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Old August 24th, 2009, 01:44 AM   #15
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News is expected regarding the U2 tower in October so hopefully something can be agreed there. We are also waiting on Aqua Vetro and North Wall Quay applications which are expected before the end of the year. Patience, patience. As regrads buildings made of matchstick - hmmm I don't know tbh...
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Old October 8th, 2009, 01:15 AM   #16
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Rejected...
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Old October 8th, 2009, 03:15 AM   #17
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Tara Street?

If so, that's a shame.
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Old October 9th, 2009, 12:46 AM   #18
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Quote:
Originally Posted by nordisk celt83 View Post
Rejected...
Link?
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Old October 9th, 2009, 01:09 AM   #19
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This is terrible. Dublin needs all the talls it can to become the impressive 'Skyscraper capital' of Ireland. At least there's still hope for the taller stuff (Or at least some of it :s)
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Old October 9th, 2009, 02:17 AM   #20
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Quote:
Originally Posted by saoró... View Post
Link?
Sorry, I was very lazy yesterday. It's a pity because that's a very ugly area, and anything would be better than what's there at present.
Although in saying that, I'm not opposed to the idea that there should be no tall buildings west of the Customs House.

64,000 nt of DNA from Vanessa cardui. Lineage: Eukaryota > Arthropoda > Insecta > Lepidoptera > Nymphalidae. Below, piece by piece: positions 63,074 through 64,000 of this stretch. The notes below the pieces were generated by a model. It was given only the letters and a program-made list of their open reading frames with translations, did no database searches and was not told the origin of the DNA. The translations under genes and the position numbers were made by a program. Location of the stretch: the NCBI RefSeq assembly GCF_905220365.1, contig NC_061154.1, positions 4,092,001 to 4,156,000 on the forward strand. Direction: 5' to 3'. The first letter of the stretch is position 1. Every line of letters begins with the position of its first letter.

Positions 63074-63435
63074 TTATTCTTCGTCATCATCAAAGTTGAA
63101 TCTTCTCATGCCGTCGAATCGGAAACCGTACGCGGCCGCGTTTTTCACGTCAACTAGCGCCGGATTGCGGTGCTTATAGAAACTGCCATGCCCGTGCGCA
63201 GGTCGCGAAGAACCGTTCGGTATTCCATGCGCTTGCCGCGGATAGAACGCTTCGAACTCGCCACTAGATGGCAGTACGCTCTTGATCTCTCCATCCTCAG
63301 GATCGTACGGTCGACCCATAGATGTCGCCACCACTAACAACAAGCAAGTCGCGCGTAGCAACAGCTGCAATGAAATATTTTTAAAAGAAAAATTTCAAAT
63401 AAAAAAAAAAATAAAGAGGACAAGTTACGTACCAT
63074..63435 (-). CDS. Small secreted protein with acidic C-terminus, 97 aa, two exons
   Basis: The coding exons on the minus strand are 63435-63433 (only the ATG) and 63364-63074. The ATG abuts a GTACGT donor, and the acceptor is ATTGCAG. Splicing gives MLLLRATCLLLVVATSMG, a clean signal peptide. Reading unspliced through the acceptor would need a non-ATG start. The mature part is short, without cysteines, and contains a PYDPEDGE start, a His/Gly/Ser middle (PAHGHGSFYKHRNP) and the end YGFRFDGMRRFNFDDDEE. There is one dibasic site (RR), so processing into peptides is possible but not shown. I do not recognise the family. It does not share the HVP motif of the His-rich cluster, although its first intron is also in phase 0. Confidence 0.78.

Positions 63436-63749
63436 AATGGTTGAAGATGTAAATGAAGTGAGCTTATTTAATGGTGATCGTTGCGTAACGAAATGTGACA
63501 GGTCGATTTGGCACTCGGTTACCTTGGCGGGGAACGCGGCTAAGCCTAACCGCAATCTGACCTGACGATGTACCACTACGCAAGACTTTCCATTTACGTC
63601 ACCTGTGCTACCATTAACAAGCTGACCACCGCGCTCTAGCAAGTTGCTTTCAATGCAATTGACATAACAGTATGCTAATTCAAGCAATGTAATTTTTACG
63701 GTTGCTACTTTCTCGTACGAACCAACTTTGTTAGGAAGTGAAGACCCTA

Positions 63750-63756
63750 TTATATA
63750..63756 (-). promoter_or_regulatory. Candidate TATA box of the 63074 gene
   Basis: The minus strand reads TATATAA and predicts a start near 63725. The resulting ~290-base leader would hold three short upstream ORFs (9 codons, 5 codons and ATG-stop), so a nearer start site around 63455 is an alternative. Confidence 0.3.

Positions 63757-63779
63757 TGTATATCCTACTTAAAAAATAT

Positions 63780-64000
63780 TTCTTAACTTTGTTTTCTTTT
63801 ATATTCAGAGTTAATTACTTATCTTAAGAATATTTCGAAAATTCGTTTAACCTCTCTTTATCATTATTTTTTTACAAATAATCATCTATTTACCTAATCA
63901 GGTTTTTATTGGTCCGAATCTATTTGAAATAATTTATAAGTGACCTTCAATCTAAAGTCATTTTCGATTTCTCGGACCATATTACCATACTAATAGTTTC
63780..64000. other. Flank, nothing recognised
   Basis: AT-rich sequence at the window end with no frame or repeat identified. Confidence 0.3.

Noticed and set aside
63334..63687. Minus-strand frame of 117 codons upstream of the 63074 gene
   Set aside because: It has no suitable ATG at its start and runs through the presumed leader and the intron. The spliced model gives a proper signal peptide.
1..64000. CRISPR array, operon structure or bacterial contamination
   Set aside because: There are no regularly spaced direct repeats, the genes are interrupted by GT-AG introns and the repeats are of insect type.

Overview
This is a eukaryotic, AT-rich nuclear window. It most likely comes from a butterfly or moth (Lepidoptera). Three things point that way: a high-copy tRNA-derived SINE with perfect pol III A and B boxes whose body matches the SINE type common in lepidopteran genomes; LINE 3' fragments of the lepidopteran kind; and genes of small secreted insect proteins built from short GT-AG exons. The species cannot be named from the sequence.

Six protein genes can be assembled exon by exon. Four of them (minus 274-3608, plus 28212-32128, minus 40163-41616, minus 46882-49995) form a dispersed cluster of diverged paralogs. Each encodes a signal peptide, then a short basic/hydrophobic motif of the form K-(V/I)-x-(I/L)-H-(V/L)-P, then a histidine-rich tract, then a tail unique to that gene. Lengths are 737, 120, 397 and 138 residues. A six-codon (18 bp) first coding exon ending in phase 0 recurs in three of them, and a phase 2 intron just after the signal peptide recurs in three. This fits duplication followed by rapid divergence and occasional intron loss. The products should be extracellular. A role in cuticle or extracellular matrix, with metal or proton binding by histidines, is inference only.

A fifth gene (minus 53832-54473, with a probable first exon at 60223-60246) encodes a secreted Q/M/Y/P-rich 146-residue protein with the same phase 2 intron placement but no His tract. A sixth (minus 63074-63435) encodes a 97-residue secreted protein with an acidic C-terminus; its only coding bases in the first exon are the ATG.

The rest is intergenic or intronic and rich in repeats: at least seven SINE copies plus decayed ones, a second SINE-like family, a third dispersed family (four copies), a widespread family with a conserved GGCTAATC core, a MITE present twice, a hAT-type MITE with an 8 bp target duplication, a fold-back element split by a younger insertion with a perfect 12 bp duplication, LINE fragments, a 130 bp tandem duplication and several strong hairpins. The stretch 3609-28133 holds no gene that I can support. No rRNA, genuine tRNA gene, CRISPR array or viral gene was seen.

However, that should be compensated by skyscrapers everywhere in the port and docks.


Iarnrod Eireann plans rejected

Plans submitted by Iarnrod Eireann to build a 60 metre-tall office block at Tara Street rail station, opposite the Custom House in Dublin, have been rejected by An Bord Pleanála.



The application was part of the €100 million redevelopment of the
Dart and main line station, the second-busiest in the country. The company stated that the project is needed to deal with increasing passenger numbers, and the office block is essential to the commercial viability of the scheme.



An Bord Pleanála has told Iarnród Éireann the proposed office building, would have an adverse effect on the Custom House, the riverscape, streetscape, and the visual character of the city centre due to its large scale and height at 15 storeys.



The development includes a glazed three-storey concourse and 10 storeys of office accommodation designed by Canadian
architects Adamson Associates with a “grain of rice” or “ship-shape” motif.



In a letter sent to Iarnrod Eireann last Friday, the planning board directed that significant changes be made to the scheme and the scale of the building if it is to remain under consideration for planning permission.





http://architecturenow.ie/news/?article=696